Step 2: Deselect Back Up Automatically (or click the On/Off switch).

Wait a few minutes, and then turn Time Machine back on — this should delete the local snapshots. If not, you’ll need to manually delete these hidden files. Here’s how:

Step 1: Open Terminal.

Step 2: Type: tmutil listlocalsnapshots /

You should see a list of local backups reading something like “” The MacBook Air we have on hand lists seven of these files, each with a different number after the August 19 date.

Step 3: Type the following, and replace the date and number with whatever you see on your Mac: sudo tmutil deletelocalsnapshots 2020-08-19-103644

Another way to bypass storage issues is to move the Install MacOS Big Sur app to an external drive. The update downloads to the external drive as well — just select the target drive during the initial installation process.

Finally, click Install to finish and wait for your Mac to reboot or manually click the Restart button.

Step 4: Make Sure Big Sur Works

Before you delete your backup and move on with your life, make sure everything is up to snuff in the operating system. It’s best to hold onto your backup to make sure no major bugs manifest.

Remember that certain features of Big Sur are only available on newer Macs, even if you’re Mac supports the OS in general. You can check Apple’s website to see which features are available for different models.

Editors' Recommendations

Tyler Lacoma
If it can be streamed, voice-activated, made better with an app, or beaten by mashing buttons, Tyler's into it. When he's not…
This critical macOS flaw may leave your Mac defenseless
A close-up of a MacBook illuminated under neon lights.

Apple’s macOS operating system has such a strong reputation for security that many people mistakenly believe Macs simply aren’t affected by malware. Well, Microsoft has served up a reminder that that’s not true, as the company has identified a serious vulnerability that affects one of macOS’s most important lines of defense.

According to Bleeping Computer, the bug was first reported by Jonathan Bar Or, Microsoft’s principal security researcher, who named the flaw Achilles. It is now tracked as CVE-2022-42821.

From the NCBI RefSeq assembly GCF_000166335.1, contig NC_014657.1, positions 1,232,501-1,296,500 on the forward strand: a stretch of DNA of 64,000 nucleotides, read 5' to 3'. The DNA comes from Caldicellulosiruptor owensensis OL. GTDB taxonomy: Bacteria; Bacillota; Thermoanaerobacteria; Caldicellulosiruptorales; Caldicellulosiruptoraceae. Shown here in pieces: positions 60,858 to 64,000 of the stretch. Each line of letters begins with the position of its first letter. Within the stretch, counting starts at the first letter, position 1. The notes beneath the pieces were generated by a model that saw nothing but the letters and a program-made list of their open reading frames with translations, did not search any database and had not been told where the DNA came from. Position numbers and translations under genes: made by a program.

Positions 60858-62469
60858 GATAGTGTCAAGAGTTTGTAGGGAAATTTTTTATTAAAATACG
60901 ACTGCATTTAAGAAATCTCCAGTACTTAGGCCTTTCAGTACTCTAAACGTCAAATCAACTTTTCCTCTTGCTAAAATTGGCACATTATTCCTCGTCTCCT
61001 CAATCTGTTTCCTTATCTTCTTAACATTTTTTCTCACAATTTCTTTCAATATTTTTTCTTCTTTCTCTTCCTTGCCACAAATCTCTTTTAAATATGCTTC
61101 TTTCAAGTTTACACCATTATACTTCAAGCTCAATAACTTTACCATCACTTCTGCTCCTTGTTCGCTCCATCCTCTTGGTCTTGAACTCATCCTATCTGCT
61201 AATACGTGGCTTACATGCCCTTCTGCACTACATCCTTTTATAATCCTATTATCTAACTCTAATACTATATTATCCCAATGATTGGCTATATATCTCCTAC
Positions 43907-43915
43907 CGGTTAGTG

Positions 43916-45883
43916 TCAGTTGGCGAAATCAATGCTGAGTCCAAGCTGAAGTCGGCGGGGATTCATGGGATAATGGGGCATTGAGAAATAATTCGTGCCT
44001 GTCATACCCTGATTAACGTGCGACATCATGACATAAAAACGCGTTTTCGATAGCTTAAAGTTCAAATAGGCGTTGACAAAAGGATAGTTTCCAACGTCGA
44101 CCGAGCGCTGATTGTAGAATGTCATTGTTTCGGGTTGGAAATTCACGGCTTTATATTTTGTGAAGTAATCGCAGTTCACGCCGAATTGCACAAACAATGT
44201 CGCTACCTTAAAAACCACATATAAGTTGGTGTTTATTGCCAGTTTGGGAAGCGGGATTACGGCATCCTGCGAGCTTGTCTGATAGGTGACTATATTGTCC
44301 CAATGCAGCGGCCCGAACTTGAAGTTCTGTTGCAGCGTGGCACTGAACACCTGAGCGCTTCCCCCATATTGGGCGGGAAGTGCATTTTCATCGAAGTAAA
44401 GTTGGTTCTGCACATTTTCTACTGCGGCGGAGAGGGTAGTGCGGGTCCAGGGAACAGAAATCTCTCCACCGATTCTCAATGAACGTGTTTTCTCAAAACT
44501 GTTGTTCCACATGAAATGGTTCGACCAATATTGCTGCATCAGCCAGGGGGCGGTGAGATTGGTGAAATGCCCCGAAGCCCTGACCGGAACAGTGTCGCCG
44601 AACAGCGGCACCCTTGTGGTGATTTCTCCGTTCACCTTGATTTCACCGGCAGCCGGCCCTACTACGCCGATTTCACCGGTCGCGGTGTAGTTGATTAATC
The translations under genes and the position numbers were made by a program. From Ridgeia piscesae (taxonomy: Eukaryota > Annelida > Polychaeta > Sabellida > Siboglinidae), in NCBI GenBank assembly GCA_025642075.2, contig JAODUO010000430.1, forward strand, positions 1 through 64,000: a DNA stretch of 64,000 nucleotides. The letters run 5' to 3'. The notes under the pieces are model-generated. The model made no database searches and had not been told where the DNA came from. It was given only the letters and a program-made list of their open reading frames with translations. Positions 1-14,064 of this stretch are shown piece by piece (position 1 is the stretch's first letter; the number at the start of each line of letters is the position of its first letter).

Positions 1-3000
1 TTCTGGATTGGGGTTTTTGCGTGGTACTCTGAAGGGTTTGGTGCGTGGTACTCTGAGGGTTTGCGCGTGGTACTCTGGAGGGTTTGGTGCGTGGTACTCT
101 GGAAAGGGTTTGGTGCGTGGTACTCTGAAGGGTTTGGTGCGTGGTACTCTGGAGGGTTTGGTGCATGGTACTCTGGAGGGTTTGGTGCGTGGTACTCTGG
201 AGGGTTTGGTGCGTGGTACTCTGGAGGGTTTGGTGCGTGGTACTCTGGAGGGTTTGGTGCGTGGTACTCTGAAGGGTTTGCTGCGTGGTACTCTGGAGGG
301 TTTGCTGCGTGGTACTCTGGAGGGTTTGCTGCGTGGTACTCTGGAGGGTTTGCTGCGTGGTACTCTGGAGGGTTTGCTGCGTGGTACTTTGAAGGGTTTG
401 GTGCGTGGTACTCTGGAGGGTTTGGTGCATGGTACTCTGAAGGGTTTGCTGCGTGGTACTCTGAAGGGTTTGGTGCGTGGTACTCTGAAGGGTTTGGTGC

Read more
Beware — even Mac open-source apps can contain malware
A pair of glasses rests on a desk in front of multiple computer monitors filled with code.

Installing apps on a Mac is generally considered to be safer than doing so on Windows and open-source software is usually benign but there are exceptions to both of these assumptions that can do untold damage to your privacy and security.

A recent discovery by Trend Micro provides a startling example of this risk. An open-source app designed to help Mac owners with iPhone and iPad app signing has been altered to include a nasty hack that steals your Apple Keychain data. The original app is called ResignTool and it’s available for free on the popular open-source site, GitHub. The app is six years old and both the code and the ready-to-run app can be downloaded from GitHub. That isn’t the problem.

Read more
Apple Security Research website launches to protect your Mac
Apple Seurity Research website has resources for bug bounty hunters.

Apple just launched a new website that's dedicated to macOS and iOS security and there are already two blog posts that provide examples of what to expect, one providing a deep dive into memory allocation within the XNU kernel at the heart of all Apple devices, and another discussing the improved security bounty process.

The new website will undoubtedly become a critical resource for Apple security researchers, both providing information and serving as a hub for submitting bounties. The Apple Security Research website is also where you can apply for an official Apple Security Research Device (SRD) to help with identifying vulnerabilities by providing special access to what are normally protected areas of iOS.

Read more